Itinerary (for more details use the email contacts)

Wellington
Tues 10 July, 7:30 pm (Hochstetter).
Science House, Turnbull St, Thorndon.
Contact email:
a.orpin_at_niwa.co.nz, U.Cochran_at_gns.cri.nz

Nelson
Tues 17 July, 7:30pm (Hochstetter).
A211 Lecture Theatre, Nelson Marlborough Institute of Technology.
Contact email:
DE_at_nelcollege.school.nz, ballance_at_clear.net.nz, mike.johnston_at_xtra.co.nz

Christchurch
Weds 18 July, 8:00pm (Hochstetter).
C3 Lecture Theatre, University of Canterbury.
Contact email:
phil.tonkin_at_canterbury.ac.nz, horowai_at_paradise.net.nz

Dunedin
Thurs 19 July, 1 pm (supporting lecture).
Thurs 19 July, 5:00 pm (Hochstetter).
Geology Dept, University of Otago.
Contact email:
andrew.gorman_at_otago.ac.nz, n.mortimer_at_gns.cri.nz

Hamilton
Weds 15 Aug, 2-3 pm (supporting lecture)
Weds 15 Aug, 7:30 pm (Hochstetter).
MSB1.05 Lecture Theatre, Waikato University.
Contact email:
rjhansen_at_waikato.ac.nz

Palmerston North
Thurs 16 Aug, 7:30 pm (Hochstetter).
Te Manawa, Massey University.
Contact email:
r.j.crimp_at_massey.ac.nz, A.S.Palmer_at_massey.ac.nz, j.a.palmer_at_massey.ac.nz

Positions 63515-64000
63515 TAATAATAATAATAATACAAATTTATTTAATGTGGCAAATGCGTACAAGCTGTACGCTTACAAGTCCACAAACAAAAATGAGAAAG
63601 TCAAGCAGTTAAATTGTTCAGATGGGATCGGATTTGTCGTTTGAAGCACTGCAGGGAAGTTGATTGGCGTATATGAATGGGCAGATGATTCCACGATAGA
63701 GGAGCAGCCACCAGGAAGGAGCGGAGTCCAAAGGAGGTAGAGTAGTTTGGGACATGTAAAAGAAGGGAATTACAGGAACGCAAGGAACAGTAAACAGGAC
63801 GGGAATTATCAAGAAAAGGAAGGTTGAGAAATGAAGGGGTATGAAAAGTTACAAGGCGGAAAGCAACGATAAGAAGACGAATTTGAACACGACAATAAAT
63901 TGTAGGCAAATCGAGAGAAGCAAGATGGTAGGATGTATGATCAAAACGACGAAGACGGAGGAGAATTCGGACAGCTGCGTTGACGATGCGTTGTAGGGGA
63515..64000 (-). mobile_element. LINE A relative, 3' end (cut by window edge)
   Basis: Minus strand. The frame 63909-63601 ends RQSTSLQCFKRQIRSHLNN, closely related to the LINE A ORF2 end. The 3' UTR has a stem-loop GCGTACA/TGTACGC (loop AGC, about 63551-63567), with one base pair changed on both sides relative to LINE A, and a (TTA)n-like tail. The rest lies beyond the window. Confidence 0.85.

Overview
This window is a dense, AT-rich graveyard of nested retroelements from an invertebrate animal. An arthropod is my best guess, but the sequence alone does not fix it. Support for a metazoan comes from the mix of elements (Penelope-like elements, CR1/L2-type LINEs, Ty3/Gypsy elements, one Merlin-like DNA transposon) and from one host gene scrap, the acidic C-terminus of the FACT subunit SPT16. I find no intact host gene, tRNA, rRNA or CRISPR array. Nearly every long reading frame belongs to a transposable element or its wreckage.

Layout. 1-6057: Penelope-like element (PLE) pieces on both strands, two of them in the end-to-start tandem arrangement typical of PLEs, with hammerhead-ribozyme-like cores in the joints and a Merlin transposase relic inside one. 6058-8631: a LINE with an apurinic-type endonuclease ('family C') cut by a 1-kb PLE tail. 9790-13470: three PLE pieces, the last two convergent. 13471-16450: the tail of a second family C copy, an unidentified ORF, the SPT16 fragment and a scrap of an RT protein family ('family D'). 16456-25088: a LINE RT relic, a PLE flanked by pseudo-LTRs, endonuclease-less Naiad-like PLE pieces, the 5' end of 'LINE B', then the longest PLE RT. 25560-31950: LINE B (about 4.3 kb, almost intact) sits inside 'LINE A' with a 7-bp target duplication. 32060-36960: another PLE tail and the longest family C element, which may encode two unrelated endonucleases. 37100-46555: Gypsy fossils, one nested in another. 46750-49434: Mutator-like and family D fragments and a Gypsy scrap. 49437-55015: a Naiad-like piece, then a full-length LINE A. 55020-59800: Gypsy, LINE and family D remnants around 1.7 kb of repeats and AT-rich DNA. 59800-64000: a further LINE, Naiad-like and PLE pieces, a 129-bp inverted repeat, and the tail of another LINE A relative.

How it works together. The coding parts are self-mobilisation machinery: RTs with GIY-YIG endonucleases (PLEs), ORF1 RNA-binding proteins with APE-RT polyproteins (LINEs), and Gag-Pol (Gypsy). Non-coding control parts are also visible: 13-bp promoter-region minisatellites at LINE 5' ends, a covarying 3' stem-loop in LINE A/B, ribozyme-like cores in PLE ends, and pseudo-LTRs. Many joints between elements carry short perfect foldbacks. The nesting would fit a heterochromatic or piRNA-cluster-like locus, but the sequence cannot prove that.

Auckland
Tues 21 Aug, 1 pm (supporting lecture).
Geology Dept, University of Auckland.
Tues 21 Aug, 7:30 pm. (Hochstetter).
Auditorium, Auckland War Memorial Museum.
Contact email:
j.lindsay_at_auckland.ac.nz, h.grenfell_at_geomarine.org.nz

Masterton
Thurs 23 Aug
Contact email:
carltorrington_at_xtra.co.nz

Napier
Thurs 30 Aug, 7:30 pm
Contact email:
m.broadbent_at_xtra.co.nz

Web link SGGES

About Hochstetter by Mike Johnston

Christian Gottlieb Ferdinand von Hochstetter (1829-1884)

Hochstetter was born in Esslingen in the Kingdom of Wurttemberg and joined the Austrian Geological Survey in 1853. Four years later he was appointed geologist on the Austrian frigate Novara that undertook a global scientific cruise. The Novara berthed in Auckland, then the capital of New Zealand, on 22 December 1858. At the request of the New Zealand Government and supported by the Auckland Provincial Council, Hochstetter, accompanied by Julius Haast and others, surveyed the Drury Coal Field to the south of the capital.